Hello there. I am by far no expert but I can only advise you on my own experience and the knowledge that I have
As you are aware there is much contraversy over sand and particle substrates. I personally would not choose to use any kind of particle substrate as it will be ingested at some point and bearded dragons simply cannot digest sand. In my opinion my dragon means too much to me to be taking the risk.
Babies need to be offered dusted live foods 2-3 times daily. As many as he/she will eat and if using crickets any uneaten crickets removed as they can nibble on your dragon.
Suitable vegetables need to be offered daily, there is a diet sheet here you can refer to. Good vegetables to offer are greens such as cress, spring greens, butternut squash, watercress, these all make a great staple vegetable, there are many others that can be offered but only as a treat, once, twice a week.
Live foods need to be no bigger than the distance between your dragons eyes.
As you know bearded dragons are desert dwellers, often associated with sand, wild dragons infact live in extremely dry conditions they live upon compacted almost clay like soil, not loose sand.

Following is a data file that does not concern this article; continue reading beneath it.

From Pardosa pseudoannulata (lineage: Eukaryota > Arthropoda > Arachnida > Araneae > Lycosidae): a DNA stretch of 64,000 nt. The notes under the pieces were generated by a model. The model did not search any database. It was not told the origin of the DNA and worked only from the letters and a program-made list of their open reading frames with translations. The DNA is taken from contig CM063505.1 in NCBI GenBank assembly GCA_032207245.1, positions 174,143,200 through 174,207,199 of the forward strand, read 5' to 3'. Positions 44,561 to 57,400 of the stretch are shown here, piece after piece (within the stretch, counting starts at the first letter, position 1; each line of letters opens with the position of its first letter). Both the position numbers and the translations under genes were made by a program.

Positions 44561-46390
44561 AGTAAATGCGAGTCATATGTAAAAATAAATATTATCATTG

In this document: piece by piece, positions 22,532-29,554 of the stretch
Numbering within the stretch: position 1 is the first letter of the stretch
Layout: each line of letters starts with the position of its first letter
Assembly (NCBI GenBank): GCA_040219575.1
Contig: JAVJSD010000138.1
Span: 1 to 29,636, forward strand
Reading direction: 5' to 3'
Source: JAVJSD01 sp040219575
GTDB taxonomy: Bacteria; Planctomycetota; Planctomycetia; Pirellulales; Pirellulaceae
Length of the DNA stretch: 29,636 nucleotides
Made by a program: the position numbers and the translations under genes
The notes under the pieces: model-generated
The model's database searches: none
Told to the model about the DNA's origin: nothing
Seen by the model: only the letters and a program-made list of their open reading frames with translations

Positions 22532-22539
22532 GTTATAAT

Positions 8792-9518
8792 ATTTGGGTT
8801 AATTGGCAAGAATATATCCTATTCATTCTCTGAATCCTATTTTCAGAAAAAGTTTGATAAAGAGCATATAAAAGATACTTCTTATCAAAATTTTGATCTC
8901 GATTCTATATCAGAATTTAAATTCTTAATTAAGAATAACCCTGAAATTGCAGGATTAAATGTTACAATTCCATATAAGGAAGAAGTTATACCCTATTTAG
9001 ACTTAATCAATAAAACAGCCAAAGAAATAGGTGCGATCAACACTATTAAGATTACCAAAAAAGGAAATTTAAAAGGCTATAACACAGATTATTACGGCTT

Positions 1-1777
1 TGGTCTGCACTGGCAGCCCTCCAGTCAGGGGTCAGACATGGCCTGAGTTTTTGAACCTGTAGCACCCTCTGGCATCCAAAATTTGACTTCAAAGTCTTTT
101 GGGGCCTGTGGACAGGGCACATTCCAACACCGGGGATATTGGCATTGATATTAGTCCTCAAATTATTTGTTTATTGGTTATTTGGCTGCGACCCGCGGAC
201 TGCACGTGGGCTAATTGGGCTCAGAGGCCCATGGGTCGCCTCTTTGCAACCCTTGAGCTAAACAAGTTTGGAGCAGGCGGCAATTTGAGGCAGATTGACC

Our set up is a Reptisun 10.0 running the length of her viv. She has a raised basking area with a 60W normal bulb for basking light.
She is on a 12 hour on and 12 hour off cycle.
We use no additional heat in the Summer months. In the Winter we intend on using a ceramic heat emitter for some additional heat. Providing your home goes no lower than 65* at night any extra heat is not needed.
Bearded dragons feel heat from above not below, so any kind of heated rocks etc; are not suitable.
Basking spot temperatures need to be anything from 105-115*, young dragons need the heat often at the top end.
We measure our ambient temperatures and basking spot temperatures.
We bath our dragon every other day, depending on if she is in shed.
Any other questions please ask! If i can help you further I will.